Posts about ethics

Pray per post

Last night, I moderated a panel on buzz and marketing at the Always On conference in New York and I started it off by slamming Pay Per Post, the infamous service that pays bloggers to write positive posts about products, and a presentation by the company’s president, Ted Murphy.

Murphy showed a video a mom created for Pay Per Post, showing her little kids smashing a camera with a hammer because it wasn’t an HP. I was appalled (so was David Weinberger). So they have created something that entices mothers to exploit their own children as cheap shills. For shame.

The discussion went on with the panelists — including an advertising and a PR exec — agreeing that you can’t buy buzz.

At the end, who should stick up his hand but Murphy. He said that Pay Per Post is transparent about its posts being bought; I said that this was damned recent and only after much pressure. He also said that he saw no difference in Amanda Congdon making commercials on her old or new vlog and a Pay Per Post person making a commercial on her blog. Fair point. But one of the panelists said that Rocketboom is clearly a show and a commercial makes sense in that context; the relationship is clearer. David Weinberger said that marketers and the public have been at war for a century and the internet and blogs were to be his refuge from that: a place to have conversations with friends. I asked whether Weinberger, who takes no ads, hates me for doing so. He said, no, because the relationship is, again, clear: It’s about someone buying space on my page, not about buying my endorsement. He called Pay Per Post “corrosive” to the conversation. Pressed again on the demarcation, I brought up the rules I was taught as a journalist (emphasizing strongly that I was not trying to call all blog talk journalism or to hold it all to the same structure and rules): Simply put, the rule is that no one can buy my voice and with it my credibility.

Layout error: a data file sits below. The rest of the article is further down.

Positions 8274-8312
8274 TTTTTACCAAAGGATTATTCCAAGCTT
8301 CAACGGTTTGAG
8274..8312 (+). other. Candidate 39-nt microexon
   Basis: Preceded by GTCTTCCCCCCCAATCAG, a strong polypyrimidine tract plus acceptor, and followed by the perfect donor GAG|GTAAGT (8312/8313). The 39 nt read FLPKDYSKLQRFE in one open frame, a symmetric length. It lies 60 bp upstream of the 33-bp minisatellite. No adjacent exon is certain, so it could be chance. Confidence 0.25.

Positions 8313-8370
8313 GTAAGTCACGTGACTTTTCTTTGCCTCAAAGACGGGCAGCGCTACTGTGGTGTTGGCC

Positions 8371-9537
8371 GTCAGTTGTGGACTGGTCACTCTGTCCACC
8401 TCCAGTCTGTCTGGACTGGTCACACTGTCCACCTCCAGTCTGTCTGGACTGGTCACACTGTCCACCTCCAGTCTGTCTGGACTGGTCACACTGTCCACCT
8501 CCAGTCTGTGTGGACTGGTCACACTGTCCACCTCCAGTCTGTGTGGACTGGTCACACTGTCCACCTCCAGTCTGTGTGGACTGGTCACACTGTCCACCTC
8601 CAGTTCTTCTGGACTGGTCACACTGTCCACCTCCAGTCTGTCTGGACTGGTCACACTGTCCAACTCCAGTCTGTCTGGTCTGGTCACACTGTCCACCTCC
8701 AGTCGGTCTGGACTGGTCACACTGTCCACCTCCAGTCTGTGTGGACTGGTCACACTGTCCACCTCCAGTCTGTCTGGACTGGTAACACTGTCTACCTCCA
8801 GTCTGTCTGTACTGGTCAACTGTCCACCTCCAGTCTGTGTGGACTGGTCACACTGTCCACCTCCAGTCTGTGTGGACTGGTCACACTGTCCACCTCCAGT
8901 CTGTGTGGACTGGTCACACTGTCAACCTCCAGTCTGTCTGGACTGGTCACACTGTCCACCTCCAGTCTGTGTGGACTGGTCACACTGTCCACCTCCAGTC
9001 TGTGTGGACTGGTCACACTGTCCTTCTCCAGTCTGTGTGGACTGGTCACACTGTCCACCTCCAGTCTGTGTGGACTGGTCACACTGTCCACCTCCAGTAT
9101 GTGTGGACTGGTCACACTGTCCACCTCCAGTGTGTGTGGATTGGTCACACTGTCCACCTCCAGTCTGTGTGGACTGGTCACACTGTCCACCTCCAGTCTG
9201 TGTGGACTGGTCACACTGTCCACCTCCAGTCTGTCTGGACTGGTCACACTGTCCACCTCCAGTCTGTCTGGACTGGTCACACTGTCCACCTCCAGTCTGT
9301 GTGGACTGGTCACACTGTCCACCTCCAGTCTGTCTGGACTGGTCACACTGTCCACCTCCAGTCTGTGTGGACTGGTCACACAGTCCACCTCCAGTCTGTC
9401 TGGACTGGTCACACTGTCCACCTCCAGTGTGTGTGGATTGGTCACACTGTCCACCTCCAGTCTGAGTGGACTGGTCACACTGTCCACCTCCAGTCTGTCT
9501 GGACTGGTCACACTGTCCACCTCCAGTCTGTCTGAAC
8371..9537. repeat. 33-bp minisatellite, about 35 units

The conference was a bit disorganized and our panel, the last of the day, got on late after confusion on the schedule about the session. They tried to cut us off on time but the room and I revolted and we kept going; the discussion was rousing and fun.

After it was all over, I saw a camera guy — with good HDTV rig and steadicam, even — who had been shooting the session. I thought he was Always On’s guy. But at the elevator bank, the camera was still following Murphy. ‘What, you have a reality show?’ I joked. No joke. They do. They call it Rock Startup and try to make themselves into rock stars (Murphy is “The Murphman“) and even say they’re trying to sell it to a network — though, of course, it’s really just a commercial. Here’s an episode about their brashly painted, branded monster truck and how they’re going to promote by taking a couple of “smokin’ ” promo “girls” to bars. The hubris of this organization is astounding.